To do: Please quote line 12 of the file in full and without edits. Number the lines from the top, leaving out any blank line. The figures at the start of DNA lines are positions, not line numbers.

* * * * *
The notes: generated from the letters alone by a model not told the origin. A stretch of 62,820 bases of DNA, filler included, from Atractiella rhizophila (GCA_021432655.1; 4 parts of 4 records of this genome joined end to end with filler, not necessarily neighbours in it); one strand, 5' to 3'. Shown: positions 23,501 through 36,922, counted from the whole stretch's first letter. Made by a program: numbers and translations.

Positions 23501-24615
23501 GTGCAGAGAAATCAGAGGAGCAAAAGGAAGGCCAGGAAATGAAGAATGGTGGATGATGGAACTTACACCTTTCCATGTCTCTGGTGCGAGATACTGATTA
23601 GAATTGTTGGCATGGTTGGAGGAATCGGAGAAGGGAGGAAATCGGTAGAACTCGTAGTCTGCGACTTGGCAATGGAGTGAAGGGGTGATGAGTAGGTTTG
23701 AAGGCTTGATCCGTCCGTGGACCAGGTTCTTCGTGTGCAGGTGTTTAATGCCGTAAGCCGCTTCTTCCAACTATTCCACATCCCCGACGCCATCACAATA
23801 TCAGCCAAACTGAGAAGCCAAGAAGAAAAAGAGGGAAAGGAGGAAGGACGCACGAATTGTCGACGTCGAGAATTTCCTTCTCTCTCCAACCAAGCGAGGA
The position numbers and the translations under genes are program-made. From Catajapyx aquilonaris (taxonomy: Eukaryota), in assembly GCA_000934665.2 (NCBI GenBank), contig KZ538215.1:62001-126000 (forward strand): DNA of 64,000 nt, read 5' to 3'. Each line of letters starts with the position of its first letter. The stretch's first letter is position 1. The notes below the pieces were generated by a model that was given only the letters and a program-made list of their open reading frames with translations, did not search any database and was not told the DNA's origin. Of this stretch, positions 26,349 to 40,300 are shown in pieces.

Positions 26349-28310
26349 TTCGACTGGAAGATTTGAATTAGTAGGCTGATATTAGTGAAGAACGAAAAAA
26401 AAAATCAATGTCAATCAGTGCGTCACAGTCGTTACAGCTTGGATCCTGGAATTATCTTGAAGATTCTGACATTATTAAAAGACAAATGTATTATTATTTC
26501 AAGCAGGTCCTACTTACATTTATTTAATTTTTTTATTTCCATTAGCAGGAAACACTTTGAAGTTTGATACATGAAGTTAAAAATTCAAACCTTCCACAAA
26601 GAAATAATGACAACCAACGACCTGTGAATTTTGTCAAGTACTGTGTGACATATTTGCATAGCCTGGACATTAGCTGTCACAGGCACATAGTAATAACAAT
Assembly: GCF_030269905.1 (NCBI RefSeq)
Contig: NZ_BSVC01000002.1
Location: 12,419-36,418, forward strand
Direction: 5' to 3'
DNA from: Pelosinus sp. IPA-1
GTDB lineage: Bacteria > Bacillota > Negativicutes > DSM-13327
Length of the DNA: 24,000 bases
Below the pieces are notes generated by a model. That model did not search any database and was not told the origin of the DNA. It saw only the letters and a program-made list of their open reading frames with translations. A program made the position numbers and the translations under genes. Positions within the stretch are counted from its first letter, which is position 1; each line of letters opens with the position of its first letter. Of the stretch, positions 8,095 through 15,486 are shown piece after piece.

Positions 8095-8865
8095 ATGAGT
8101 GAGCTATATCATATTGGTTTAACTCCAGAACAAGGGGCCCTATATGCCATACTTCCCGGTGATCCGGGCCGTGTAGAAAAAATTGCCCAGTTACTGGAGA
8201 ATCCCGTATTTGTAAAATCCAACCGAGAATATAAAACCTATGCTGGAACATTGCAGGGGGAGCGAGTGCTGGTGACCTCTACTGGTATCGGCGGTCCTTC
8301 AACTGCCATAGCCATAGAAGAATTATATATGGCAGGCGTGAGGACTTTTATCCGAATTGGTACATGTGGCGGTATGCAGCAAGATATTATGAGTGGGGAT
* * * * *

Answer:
26601 GAAATAATGACAACCAACGACCTGTGAATTTTGTCAAGTACTGTGTGACATATTTGCATAGCCTGGACATTAGCTGTCACAGGCACATAGTAATAACAAT